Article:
Regardless of the specific programmatic connotations, it is no accident that the musical materials of the first movement—tectonic, massive, inorganic—all circle around the idea of a march. The three types of marches—the “urban” march of the opening massive horn calls echoing a well-known German patriotic marching song, the disjoint motivic cells of the d-minor funeral march and the ensuing pastoral, fairy tale-like march in B-flat and D-flat—all inhabit the stark and brutal realities of a barren and rigid landscape, lacking human spirit. They are given in large brushstrokes, unrefined and solid, their orchestral timbres strictly kept apart.
Mahler is here the builder of the world’s foundations; he has no use for refinement and textural finesse since he is manipulating large building blocks, massive tectonic structures which need to be brought into some kind of cohesion. As the materials return in the re-exposition and development sections, they slowly expand, their rigid edges becoming more porous and gradually, through variation and motivic expansion they start creating interconnections. A human spirit clearly emerges first through the trombone solo lament emerging and raising above the massive brass chords and then again in the recapitulation, when the humanizing voice is taken over from the trombone by the cello.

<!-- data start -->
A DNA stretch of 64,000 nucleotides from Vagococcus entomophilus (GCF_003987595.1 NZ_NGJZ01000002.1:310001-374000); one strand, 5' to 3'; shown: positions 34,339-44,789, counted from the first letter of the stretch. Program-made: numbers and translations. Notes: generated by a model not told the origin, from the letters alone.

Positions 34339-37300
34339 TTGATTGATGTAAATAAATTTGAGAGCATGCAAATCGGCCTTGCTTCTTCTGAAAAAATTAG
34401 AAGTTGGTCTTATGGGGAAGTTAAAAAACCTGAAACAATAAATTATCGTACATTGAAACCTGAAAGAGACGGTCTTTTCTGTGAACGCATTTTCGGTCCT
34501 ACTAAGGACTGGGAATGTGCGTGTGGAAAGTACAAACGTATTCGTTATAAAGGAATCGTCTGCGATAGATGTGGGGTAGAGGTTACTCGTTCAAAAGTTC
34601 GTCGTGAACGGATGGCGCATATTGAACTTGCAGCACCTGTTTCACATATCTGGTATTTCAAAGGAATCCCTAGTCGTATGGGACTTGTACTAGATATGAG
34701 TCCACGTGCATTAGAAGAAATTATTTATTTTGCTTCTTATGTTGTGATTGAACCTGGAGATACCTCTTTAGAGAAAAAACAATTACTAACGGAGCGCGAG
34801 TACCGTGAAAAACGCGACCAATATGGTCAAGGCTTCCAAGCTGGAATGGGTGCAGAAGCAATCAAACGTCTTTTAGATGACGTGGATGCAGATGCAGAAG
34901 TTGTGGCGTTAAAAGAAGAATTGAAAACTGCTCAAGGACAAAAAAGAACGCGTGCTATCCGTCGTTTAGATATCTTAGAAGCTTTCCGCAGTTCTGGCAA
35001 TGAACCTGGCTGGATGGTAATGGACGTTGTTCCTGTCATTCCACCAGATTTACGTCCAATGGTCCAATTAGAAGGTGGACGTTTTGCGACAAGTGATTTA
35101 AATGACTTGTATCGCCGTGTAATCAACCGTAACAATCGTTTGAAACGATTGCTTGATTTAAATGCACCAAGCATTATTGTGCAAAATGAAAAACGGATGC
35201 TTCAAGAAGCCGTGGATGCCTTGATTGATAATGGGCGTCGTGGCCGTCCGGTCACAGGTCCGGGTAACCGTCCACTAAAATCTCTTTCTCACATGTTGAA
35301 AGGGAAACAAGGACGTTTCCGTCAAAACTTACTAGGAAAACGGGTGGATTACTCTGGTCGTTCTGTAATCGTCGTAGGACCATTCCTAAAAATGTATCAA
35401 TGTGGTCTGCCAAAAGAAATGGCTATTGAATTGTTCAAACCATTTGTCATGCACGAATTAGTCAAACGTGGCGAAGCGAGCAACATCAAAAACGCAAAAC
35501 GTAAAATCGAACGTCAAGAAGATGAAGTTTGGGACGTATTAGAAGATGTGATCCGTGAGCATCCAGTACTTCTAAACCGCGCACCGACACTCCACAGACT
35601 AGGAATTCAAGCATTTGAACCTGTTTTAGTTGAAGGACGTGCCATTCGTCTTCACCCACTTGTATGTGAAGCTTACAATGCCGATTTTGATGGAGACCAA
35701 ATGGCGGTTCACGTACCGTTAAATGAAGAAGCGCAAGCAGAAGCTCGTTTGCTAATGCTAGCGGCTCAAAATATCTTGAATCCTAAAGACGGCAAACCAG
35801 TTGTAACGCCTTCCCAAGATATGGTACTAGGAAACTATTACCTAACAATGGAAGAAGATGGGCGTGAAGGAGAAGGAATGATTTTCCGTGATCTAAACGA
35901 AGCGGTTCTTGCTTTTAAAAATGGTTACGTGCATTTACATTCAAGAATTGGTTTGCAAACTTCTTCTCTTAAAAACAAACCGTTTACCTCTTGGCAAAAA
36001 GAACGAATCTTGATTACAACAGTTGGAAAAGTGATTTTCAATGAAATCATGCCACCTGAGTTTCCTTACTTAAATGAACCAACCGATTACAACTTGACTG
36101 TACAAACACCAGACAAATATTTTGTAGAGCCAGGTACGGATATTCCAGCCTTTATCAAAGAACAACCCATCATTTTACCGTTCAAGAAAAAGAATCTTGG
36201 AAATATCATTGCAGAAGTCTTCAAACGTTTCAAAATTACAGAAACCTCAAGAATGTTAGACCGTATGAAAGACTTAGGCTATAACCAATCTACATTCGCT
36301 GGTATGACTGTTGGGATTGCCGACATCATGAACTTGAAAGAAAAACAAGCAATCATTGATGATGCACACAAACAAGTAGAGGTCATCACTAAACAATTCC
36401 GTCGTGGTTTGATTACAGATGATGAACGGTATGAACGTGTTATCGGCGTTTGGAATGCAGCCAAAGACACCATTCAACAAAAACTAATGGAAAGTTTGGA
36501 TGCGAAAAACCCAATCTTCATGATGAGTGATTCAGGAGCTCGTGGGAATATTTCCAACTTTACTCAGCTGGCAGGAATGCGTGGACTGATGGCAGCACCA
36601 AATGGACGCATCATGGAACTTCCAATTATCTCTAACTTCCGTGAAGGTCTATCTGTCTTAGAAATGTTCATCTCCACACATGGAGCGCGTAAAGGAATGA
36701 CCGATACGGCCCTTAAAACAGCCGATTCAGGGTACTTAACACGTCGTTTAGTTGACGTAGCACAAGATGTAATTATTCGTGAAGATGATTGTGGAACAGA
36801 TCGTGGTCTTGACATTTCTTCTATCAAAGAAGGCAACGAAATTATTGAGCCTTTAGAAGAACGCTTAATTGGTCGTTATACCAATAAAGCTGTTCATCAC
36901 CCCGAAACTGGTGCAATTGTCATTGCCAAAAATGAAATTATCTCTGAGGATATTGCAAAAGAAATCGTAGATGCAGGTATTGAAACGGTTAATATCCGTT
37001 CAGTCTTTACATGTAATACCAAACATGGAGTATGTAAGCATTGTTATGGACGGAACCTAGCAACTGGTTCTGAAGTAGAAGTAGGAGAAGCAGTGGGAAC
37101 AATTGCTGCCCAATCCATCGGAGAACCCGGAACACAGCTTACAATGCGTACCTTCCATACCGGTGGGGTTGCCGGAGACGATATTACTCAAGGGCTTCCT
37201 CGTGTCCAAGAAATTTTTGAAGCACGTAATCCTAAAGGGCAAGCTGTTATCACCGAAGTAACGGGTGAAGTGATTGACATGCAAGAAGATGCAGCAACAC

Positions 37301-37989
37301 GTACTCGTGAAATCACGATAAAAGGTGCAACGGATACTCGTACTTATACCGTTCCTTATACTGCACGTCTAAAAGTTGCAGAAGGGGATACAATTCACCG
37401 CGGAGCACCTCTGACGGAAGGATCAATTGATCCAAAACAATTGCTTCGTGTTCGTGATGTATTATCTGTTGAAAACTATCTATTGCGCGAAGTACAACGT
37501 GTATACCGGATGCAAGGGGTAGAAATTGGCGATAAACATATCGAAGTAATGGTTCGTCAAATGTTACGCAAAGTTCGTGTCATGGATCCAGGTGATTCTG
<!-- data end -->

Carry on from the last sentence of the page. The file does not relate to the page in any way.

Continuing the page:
The movement, however, also sets up the long-range dilemma: through the undermining of the tonic D major/minor tonal center by the F major that suddenly appears triumphant after the great Breakthrough of the recapitulation and usurps the expected resolution in the tonic key, Mahler, in yet another symphony, posits his eternal philosophical question: what is the outcome of human life? What is the road to transcendence and redemption? Surely not one that is won by trickery and force, as the F-major break-in seems to suggest.
Therefore, the road begins anew. From the lower life forms—flowers (second movement), animals (third movement)—Mahler casts a look back to the humorous and quasi-sentimental world of Aesop's fables and Wunderhorn animal parodies, where the human being is as distant and strange a phenomenon as is the melancholic and formulaic Posthorn solo, which interjects itself into the continual scurrying of forest beings.